August 28, 2018
One of the most surprising things about the GDPR is its failure to specifically define who is a “data subject.” Despite the centrality of this concept to the GDPR, the only meaningful definition of data subjecti is embedded in the broader delineation of Personal Data in Article 4. '[P]ersonal data’ means any information relating to an identified or identifiable natural person (‘data subject’)
August 23, 2018
Social media is used by billions of people for personal and professional purposes. Our pocket-sized cell phones provide a gateway for instant connection and gratification through social media, at any time and in any place. Individuals use social media to share their achievements, family vacation photos, political views, and favorite videos. Organizations leverage social media to reach prospective consumers. Nefarious actors have even exploited social media to spread misinformation and sow distrust, with global implications.
August 21, 2018
The GDPR only applies to Personal Data, which is defined in Article 4: ‘[P]ersonal data’ means any information relating to an identified or identifiable natural person (‘data subject’); an identifiable natural person is one who can be identified, directly or indirectly, in particular by reference to an identifier such as a name, an identification number, location data, an online identifier or to one or more factors specific to the physical, physiological, genetic, mental, economic, cultural or social identity of that natural person.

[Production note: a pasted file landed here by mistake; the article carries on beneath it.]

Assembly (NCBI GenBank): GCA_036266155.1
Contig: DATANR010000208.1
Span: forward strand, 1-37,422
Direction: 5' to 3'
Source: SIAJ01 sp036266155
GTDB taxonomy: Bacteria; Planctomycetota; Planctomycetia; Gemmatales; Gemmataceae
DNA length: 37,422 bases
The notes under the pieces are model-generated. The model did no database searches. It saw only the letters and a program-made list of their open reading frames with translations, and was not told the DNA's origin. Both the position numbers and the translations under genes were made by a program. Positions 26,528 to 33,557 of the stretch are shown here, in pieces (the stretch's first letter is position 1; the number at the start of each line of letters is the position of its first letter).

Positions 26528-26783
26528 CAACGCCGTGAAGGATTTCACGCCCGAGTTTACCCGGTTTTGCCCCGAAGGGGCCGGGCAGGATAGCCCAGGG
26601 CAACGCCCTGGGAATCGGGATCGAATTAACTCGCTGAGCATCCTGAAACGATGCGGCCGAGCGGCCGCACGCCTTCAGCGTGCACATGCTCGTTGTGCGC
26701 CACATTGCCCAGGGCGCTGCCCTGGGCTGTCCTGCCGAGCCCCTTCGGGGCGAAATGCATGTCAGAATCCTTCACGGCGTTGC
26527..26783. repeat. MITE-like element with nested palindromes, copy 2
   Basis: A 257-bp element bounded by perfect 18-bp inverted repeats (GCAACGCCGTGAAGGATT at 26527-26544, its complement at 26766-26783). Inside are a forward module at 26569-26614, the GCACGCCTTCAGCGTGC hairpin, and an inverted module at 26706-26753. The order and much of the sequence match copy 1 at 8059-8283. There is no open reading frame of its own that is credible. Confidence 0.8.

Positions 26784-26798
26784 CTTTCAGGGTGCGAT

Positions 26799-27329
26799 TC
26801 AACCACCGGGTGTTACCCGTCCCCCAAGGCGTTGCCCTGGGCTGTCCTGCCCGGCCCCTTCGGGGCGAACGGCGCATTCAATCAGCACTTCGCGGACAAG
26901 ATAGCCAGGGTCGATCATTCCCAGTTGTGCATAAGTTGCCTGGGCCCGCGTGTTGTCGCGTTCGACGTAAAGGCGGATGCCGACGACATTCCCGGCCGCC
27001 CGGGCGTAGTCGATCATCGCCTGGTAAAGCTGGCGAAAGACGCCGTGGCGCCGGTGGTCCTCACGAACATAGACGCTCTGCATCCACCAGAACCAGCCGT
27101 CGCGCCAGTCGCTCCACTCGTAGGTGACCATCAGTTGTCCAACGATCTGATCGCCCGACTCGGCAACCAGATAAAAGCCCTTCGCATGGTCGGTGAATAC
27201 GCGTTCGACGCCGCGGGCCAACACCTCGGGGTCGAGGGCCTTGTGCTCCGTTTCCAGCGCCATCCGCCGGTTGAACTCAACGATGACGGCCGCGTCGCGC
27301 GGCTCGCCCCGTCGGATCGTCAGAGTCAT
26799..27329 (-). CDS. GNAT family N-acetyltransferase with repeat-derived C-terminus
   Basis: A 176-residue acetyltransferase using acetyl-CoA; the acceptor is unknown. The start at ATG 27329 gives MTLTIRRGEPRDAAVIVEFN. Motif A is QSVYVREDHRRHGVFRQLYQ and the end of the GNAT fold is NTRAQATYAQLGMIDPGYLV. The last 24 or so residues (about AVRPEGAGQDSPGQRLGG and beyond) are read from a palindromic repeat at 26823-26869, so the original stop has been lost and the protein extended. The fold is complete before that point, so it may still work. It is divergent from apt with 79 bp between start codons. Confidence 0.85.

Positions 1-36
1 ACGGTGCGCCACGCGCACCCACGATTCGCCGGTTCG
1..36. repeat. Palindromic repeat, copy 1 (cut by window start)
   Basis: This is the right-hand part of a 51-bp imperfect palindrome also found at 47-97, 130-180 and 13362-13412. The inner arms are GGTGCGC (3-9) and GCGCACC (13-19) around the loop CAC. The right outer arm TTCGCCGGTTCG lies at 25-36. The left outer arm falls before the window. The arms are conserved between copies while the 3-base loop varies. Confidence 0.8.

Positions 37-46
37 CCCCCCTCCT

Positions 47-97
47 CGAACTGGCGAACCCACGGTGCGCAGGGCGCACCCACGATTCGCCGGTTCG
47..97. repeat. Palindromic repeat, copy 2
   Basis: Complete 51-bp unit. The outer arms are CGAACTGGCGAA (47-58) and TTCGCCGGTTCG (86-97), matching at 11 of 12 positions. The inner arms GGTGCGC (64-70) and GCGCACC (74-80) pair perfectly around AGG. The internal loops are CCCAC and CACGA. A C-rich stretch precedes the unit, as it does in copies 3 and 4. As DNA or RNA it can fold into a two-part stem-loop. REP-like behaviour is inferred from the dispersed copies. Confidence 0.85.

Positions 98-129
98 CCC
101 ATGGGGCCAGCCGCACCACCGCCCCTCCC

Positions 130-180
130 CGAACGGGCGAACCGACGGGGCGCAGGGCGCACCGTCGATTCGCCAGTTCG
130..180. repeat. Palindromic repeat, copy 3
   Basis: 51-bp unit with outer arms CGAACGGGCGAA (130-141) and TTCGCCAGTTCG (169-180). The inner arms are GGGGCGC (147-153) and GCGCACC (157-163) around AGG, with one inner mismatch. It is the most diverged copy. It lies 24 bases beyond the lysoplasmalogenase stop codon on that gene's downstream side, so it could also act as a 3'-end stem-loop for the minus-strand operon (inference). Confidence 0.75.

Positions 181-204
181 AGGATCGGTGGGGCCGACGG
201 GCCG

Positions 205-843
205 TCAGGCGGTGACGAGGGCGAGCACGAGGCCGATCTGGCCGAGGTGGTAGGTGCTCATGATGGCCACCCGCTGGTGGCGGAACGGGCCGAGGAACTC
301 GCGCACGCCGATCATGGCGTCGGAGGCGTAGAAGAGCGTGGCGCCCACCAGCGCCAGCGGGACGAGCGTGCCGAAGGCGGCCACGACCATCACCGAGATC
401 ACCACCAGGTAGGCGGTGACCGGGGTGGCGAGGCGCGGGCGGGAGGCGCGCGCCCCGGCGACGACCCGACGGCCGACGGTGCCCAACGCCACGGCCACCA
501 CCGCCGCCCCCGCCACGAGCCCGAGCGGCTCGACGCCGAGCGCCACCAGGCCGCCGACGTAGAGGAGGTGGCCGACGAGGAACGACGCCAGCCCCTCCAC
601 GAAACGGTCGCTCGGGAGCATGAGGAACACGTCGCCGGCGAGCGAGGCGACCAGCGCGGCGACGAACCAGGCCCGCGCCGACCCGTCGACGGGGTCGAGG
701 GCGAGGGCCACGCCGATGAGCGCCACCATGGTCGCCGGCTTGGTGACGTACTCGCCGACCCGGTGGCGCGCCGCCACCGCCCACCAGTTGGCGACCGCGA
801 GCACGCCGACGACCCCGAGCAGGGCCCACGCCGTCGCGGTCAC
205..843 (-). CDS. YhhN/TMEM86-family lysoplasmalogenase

August 16, 2018
There are important differences between searching for documents using technology-assisted review (TAR) and keywords. According to a U.S. Magistrate Judge based in Chicago, math should not be one of them.
August 13, 2018
Long time eDiscovery professionals recognize data processing as the method by which data, after it is collected, is prepared for the work we do. The EDRM lays out a clear guidance, for example, on what data processing is and what it means. A very distilled definition is: cataloguing collected data and capturing the associated metadata. These steps, frequently unseen by the end client, take disparate data and make them available for review and/or production. This is well covered ground for eDiscovery pros and we know what it is and how to deal with it.